Kites come in many shapes and sizes, but all have the same basic parts. Most kites need a tail for stability and proper flight--without a tail, a kite will come crashing back to Earth. Tails can also be used for decorative effect.
Tail as Necessity
Kites rely on their tails to create drag--that is, rather than just blowing over and under the kite, air is forced to move around the tail. This interaction keeps the wind in check, thus reducing its effect on the kite. One result of this is that a kite will point into the wind while its bottom points toward the ground. Small kites and flat kites won't last long in the air without tails.
On the other hand, some kite enthusiasts want their kites to roll and pitch, so a tail may not be used. Fighter or stunt kites, for instance, often are tailless.
Problems and Solutions
If a kite has trouble staying in the air, it might be because it has no tail or the tail isn't long enough to stabilize the kite. But a tail also can be the culprit by weighing too much and creating too much drag. Too much drag prevents a kite from gaining altitude. Generally, the lighter the wind, the shorter the tail should be, and vice versa. Not only does a longer tail in a challenging wind stabilize the kite, it also slows it down so it's easier to control.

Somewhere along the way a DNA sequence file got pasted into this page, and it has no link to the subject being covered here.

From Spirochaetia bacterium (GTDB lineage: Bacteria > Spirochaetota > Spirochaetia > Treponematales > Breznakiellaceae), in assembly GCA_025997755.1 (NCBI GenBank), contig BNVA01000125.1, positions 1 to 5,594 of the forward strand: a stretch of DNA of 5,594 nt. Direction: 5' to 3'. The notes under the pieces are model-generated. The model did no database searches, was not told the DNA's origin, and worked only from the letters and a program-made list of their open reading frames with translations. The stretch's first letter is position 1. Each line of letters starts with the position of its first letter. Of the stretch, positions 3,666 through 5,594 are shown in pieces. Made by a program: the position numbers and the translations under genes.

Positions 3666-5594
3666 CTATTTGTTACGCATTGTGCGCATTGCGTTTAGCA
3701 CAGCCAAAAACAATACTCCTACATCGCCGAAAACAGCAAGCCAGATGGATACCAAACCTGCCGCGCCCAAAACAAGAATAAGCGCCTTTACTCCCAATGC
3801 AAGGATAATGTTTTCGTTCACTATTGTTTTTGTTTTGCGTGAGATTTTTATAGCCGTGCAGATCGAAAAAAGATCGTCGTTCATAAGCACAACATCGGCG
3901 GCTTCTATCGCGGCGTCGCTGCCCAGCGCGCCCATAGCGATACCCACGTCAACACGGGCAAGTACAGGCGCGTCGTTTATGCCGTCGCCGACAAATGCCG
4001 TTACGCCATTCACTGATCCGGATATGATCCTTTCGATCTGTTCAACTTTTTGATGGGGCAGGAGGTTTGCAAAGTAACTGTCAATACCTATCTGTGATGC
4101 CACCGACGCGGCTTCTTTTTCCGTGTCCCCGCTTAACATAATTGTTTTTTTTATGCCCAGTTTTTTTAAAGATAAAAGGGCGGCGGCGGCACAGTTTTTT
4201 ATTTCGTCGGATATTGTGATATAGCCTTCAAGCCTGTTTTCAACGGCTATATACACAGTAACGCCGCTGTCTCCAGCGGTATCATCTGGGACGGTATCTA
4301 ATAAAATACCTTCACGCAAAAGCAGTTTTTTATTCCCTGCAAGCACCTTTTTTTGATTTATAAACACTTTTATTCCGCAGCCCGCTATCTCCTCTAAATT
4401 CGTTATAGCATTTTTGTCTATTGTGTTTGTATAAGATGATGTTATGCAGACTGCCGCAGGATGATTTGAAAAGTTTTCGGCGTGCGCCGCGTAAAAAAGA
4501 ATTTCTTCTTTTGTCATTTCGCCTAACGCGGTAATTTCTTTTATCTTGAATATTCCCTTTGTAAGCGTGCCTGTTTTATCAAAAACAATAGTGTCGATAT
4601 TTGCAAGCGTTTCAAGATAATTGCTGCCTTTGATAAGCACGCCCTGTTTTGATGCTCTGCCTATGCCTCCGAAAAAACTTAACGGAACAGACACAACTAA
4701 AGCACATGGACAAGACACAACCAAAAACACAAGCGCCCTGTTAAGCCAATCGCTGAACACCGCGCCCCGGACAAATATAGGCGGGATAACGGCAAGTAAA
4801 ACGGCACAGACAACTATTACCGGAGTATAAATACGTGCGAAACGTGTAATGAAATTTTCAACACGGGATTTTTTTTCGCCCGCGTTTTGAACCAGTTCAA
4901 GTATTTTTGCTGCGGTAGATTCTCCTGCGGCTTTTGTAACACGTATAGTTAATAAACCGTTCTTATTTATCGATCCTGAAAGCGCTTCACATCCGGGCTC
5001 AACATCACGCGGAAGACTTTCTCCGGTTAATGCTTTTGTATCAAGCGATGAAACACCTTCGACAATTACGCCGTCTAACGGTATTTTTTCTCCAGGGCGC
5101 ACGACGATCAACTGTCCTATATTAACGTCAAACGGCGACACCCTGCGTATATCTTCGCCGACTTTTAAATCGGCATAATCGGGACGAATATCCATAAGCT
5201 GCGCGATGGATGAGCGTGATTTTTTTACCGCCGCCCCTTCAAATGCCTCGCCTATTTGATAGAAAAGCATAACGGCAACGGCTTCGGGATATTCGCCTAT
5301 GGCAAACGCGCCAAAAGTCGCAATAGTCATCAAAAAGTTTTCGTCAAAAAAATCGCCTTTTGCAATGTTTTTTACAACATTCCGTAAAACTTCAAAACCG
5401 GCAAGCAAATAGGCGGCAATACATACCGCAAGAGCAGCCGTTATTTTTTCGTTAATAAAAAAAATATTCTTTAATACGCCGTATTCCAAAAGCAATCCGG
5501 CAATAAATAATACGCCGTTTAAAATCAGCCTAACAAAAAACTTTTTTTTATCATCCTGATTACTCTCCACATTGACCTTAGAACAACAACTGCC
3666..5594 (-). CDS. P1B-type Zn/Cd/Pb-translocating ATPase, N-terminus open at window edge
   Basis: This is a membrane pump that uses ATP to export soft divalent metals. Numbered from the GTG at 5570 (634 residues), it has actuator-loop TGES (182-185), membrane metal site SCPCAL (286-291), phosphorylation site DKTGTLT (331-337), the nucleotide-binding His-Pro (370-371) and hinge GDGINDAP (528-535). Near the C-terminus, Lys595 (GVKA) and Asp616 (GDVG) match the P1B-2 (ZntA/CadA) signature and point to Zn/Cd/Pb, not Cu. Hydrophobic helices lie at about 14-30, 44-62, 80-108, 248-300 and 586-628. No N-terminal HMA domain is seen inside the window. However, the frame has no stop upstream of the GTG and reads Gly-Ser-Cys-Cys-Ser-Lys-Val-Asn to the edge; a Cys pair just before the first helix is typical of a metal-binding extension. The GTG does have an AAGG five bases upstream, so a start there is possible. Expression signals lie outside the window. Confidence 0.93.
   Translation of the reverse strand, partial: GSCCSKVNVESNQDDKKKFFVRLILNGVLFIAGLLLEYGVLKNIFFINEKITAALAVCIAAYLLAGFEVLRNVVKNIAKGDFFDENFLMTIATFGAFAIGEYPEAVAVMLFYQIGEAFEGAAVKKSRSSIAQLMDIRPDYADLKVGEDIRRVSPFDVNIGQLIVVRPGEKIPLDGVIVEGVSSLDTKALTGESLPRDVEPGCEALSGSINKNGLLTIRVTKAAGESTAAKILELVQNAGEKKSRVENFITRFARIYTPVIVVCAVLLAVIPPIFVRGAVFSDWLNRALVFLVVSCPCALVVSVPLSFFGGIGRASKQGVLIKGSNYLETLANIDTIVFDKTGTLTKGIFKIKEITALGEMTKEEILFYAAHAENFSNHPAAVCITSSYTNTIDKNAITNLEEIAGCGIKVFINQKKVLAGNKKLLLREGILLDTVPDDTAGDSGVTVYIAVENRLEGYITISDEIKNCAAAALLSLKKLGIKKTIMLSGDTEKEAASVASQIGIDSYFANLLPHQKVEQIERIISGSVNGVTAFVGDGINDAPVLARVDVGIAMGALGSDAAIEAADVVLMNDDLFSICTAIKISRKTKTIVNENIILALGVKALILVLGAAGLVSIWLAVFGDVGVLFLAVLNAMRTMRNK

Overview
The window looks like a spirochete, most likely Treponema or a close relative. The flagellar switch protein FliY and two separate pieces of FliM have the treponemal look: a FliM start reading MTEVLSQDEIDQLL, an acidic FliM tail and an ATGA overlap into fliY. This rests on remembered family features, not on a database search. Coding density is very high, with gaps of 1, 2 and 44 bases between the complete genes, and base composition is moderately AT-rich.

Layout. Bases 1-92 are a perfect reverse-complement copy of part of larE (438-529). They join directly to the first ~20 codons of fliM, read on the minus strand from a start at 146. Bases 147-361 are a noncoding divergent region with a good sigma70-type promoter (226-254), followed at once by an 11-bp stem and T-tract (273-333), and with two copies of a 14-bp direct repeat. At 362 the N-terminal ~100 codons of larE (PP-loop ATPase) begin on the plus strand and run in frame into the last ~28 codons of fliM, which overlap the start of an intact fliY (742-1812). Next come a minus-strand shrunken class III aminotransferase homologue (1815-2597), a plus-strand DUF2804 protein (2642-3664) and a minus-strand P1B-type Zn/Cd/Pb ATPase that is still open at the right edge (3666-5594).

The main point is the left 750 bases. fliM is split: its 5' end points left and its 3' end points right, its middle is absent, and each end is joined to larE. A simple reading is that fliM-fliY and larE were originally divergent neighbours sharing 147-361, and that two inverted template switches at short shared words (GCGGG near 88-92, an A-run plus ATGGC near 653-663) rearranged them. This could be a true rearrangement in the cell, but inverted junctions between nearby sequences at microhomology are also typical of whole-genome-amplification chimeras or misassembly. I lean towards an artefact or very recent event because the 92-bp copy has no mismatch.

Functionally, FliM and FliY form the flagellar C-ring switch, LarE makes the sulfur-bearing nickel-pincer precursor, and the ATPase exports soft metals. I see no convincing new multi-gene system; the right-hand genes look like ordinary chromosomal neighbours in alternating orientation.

Parts of a Kite
All kites have a frame covered by material and a string that will serve as a tether. This string, called the tow line or kite line, is attached to a bridle, which is another string attached to the top and bottom of the kite. The top of the kite is called the nose. Tails hang from the bottom of the kite and are made of lightweight materials such as crepe paper, streamers, plastic of the weight found in garbage bags, or long string with light ribbons tied at intervals along it.
Kites have been flown for thousands of years and are not always considered simply toys. In Asia, they are often artistic and made musical by the addition of pipes that make sounds as wind passes through them. Kites were once used as protectors to keep people safe from "evil spirits."
Kites and Science
Although now flown mostly for fun, kites also used to serve as scientific tools. In the 13th century, scientist Roger Bacon studied kites' flying behavior, deciding that air, like water, had the potential to carry airships. The Wright brothers also drew on their understanding of kites to work out how to get aircraft to fly. In 1749, Alexander Wilson used kites to measure atmospheric temperature at different altitudes. In the early 20th century, meteorologists used kites to send meteorological equipment into the sky.
- Photo Credit Ann-Kathrin Rehse
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